This is a guest post written by Shannon Flynn, managing editor at ReHack.com.
Voice recognition technology is experiencing something of a golden age right now. You can control virtually anything with your voice now, from your lights to your TV to your phone. As these technologies keep improving, their applications in banking grow more promising.
Voice tech encompasses a range of technologies that involve recognizing and responding to users’ voices. The potential for these services in the financial industry is immense. You could use your voice to log into your bank, make withdrawals or ask for financial advice.
The advantages of voice tech for banks are impressive, but there are still some roadblocks ahead. Here’s a closer look at three benefits and three drawbacks of the technology.
Roughly 111.8 million Americans use voice assistants at least monthly. That’s more than a third of all internet users in the country. The American public is already comfortable with these technologies, so bringing them to banking is a natural next step.
Banks shouldn’t adopt voice tech just because people would use it. Thankfully, the technology has benefits beyond high adoption rates. Here are three of the most significant.
1. Streamlined Banking
Think of how easy voice assistants like Alexa and Google Assistant make routine tasks. You can check the weather, read your messages and hear the news without lifting a finger. Banks can bring those same benefits to their user experience by integrating voice technology into their apps.
Users could make a deposit or withdrawal by merely asking their phones to do so. Mobile banking allows people to perform routine actions in less than three minutes on average. Voice tech could shorten that to a few seconds since users wouldn’t have to press any buttons.
2. Increased Accessibility
Mobile apps made banking more accessible than ever, but the industry can still improve. You still need to have full function of your fingers to work these apps, which can be a barrier to some users. Voice controls can allow more people to experience the convenience of banking apps.
VOIP will also gain some next-gen improvements in the next few years due to 5G. For instance, more banks may achieve faster, unified communication with the help of voice-to-text functionality and faster networks. With the VoIP market gaining $35 billion by 2025, we will most likely see additional innovation for these communication systems.
Voice tech gives users more options, which makes banking services more appealing to consumers and businesses alike.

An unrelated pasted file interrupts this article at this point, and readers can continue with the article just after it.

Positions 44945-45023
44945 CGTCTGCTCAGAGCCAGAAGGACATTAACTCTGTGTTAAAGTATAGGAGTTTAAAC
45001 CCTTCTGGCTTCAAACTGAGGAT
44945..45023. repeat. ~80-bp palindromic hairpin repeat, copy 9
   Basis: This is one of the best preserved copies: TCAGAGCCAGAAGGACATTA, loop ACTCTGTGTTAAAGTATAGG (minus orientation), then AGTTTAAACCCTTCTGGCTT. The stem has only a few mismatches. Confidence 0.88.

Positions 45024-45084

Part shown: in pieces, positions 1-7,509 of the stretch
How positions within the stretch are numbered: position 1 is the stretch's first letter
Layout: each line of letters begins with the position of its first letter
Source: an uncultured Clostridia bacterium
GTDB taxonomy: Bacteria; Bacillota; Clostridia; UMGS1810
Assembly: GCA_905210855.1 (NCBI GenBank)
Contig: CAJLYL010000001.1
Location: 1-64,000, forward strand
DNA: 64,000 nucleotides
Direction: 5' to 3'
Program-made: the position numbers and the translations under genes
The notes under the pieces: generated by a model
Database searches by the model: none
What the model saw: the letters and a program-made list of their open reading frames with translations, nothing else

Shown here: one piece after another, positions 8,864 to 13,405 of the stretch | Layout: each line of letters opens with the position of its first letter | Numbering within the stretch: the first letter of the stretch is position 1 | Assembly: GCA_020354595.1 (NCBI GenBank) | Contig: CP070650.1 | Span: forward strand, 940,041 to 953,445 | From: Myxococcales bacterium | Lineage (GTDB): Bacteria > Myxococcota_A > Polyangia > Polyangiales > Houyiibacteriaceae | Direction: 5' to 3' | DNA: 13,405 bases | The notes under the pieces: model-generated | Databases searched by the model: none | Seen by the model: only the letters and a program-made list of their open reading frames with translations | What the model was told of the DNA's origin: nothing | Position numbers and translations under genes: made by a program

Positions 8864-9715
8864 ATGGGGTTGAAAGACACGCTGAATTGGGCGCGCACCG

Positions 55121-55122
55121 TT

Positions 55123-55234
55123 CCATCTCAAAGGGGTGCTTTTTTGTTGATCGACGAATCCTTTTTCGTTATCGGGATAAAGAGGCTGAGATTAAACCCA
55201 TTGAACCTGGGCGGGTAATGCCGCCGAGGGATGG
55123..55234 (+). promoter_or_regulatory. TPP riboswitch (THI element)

3. Biometric Security
Voice commands aren’t the only application of voice tech in banking. Banks could also use this technology to as another layer of biometric security. Since voice assistants can differentiate between voices, they can use your voice to verify your identity.
Unlike with passwords and PINs, you can’t steal biometrics. This security advantage is why fingerprints and facial recognition have surpassed passwords, and voice recognition adds another layer of security. With all of these options, banks could offer biometric multi-factor authentication.
Despite these advantages, there are still some downsides to voice tech in banking. As much as these technologies have improved, they’re still relatively new and far from perfect. As such, there are a few risks that come with their adoption.
These disadvantages will likely fade as voice technologies improve. At the moment, though, they may dissuade some users from using voice services, making them less profitable for banks. Here are three of the most prominent of these drawbacks.
1. Privacy Concerns
Voice technology may increase security, but it also raises questions about privacy among some users. According to a Microsoft report, 41% of voice users are concerned about issues like passive listening. People may not use banks’ voice tech out of fear that someone may be listening.
Even if users don’t interact with voice recognition features, they may turn away because of them. People may worry that banking apps always listen to them, even while they’re not using voice features. If banks can’t assure people that their privacy is safe, these features could repel users.
2. Faulty Voice Recognition
There are still some lingering concerns about how accurate voice recognition technologies are. A 2017 study found it takes just two years for your voice to change enough that these systems won’t recognize it. Recognition errors could lock people out of their bank accounts, causing unneeded complications.
In fact, foreign language barriers don’t just exist between humans. When you’re dealing with finances, any translations errors could be costly. If your system misunderstands your voice commands, it could make unwanted transfers or deposits. Voice recognition has to be almost perfect for banks to use it extensively.
3. Regulatory Complications
Any financial institution has to comply with strict regulations, and voice tech could be an issue here. Right now, there aren’t any standards for how banks can or should use this technology. The legal ambiguity could cause banks to run into some complications while using these services.
Finding out how voice tech fits into existing regulations could be a headache. Working through these gray areas could be more trouble than it’s worth to many institutions.
Voice Tech Is Promising but Imperfect
The efficiency and security of voice technology is enticing for financial institutions. Still, many banks may avoid the technology right now due to its current drawbacks. More firms will embrace it as the technology improves, but that could take a few years.
Voice tech today is far from perfect, but it does have potential. With further advancement, it could revolutionize digital banking.
Shannon Flynn is a technology and culture writer with two plus years of experience writing about consumer trends and tech news.